Results: The incidence increased over time, especially among Crohn's disease, A1 and A3. SaTScan model revealed a statistically significant high incidence during 1991-2010 (p=0.0001). The median age at diagnosis increased from 28 (3-79) years to 37 (5-87) years (p=0.0002). The point prevalence increased from 21/10(5) (14-32) in 1965 to 267/10(5) (244-291) in 2010. Non-stricturing and non-penetrating disease at diagnosis increased from 12.5% in 1963-1965 to 82.3% in 2006-2010 (p<0.0001).

    Conclusion: The incidence of CD increased over time, although it seemed to be plateauing during the most recent decades. A striking increase in non-stricturing, non-penetrating disease at diagnosis was observed, suggesting earlier diagnosis or phenotypic change. The observed point prevalence in 2010 is among the highest reported.

  • 113.
    Zhulina, Yaroslava
    et al.
    Örebro University, School of Health and Medical Sciences, Örebro University, Sweden. Department of Gastroenterology, , Faculty of Health and Medical Sciences, Örebro University, Örebro, Sweden.
    Udumyan, Ruzan
    Örebro University, School of Health and Medical Sciences, Örebro University, Sweden.
    Tysk, Curt
    Department of Gastroenterology, Faculty of Medicine and Health, Örebro University, Örebro, Sweden.
    Montgomery, Scott
    Örebro University, School of Health and Medical Sciences, Örebro University, Sweden. Clinical Epidemiology Unit, Department of Medicine, Karolinska Institutet, Karolinska University Hospital, Stockholm, Sweden; Department of Epidemiology and Public Health, University College London, London, UK.
    Halfvarson, Jonas
    Örebro University, School of Medicine, Örebro University, Sweden. Department of Gastroenterology, , Faculty of Health and Medical Sciences, Örebro University, Örebro, Sweden.
    The changing face of Crohn’s disease: a population-based study of the natural history of Crohn’s disease in Örebro, Sweden 1963-20052016In: Scandinavian Journal of Gastroenterology, ISSN 0036-5521, E-ISSN 1502-7708, Vol. 51, no 3, p. 304-313Article in journal (Refereed)
    Abstract [en]

    Objective: Changes in medical therapy and surgery might have influenced the natural history Crohn’s disease (CD). Our aim was to explore the short-term outcome of CD and to specifically assess trends in disease phenotype, medications and surgery in the first five years from diagnosis.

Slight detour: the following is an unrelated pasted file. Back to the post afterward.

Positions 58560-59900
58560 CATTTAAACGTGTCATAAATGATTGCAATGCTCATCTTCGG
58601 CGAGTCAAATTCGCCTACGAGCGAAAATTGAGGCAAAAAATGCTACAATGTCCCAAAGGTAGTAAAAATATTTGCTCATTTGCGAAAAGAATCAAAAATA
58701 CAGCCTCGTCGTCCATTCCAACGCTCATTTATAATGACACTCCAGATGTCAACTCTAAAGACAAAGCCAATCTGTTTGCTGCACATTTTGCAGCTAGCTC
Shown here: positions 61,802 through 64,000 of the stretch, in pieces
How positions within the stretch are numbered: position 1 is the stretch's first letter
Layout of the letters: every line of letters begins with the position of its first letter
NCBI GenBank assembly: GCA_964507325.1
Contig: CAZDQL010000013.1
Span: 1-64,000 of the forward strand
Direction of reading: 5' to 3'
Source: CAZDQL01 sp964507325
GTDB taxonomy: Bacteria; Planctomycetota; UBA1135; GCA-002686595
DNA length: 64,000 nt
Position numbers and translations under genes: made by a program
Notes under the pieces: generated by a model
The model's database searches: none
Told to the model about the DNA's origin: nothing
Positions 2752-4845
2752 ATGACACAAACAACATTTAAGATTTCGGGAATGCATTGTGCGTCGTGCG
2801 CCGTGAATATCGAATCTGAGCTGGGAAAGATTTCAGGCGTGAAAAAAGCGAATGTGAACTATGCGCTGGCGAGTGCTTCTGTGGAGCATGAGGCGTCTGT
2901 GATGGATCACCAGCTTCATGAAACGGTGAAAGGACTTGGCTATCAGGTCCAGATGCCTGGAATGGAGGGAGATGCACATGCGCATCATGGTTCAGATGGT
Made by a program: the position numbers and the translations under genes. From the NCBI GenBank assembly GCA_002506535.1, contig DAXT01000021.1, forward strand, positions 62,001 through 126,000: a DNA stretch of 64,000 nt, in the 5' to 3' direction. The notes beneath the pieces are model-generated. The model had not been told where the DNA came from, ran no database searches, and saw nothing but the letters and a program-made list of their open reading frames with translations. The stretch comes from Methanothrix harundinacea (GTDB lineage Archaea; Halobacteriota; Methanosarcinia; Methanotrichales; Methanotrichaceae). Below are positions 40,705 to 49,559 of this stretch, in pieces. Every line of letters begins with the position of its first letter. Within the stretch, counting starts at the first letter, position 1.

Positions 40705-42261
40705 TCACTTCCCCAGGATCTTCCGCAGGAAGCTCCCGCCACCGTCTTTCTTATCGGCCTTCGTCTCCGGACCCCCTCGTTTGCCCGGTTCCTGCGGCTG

Material and Methods: A population-based cohort comprising 472 CD patients diagnosed within the primary catchment area of Örebro University Hospital 1963-2005 were identified retrospectively and described. Data on medication, surgery, progression in disease location and behaviour, were extracted from the medical records. Patients were divided into three cohorts based on year of diagnosis.

    Results: The proportion of patients with complicated disease behaviour 5 years after diagnosis decreased from 54.4% (95%CI, 43.9-65.6) to 33.3% (27.4-40.0) in patients diagnosed 1963-1975 and 1991-2005, respectively (p=0.002), whereas the proportion of patients progressing to complicated disease behaviour was stable among those with non-stricturing, non-penetrating disease at diagnosis (p=0.435). The proportion of patients undergoing surgery decreased from 65.8% (55.4-76.0) to 34.6% (28.6-41.5) in patients diagnosed 1963-1975 and 1991-2005, respectively (p<0.001). The reduction in surgery preceded an increased use of immunomodulators and was explained by a decrease in surgery within three months from diagnosis (p=0.001).

    Conclusions: We observed a striking decrease in complicated disease behaviour and surgery five years after CD diagnosis, the latter largely due to a decrease in early surgery. Our findings suggest that the introduction of new treatments alone does not explain the reduction in surgery rates, the increasing proportion of patients with inflammatory disease at diagnosis also play an important role.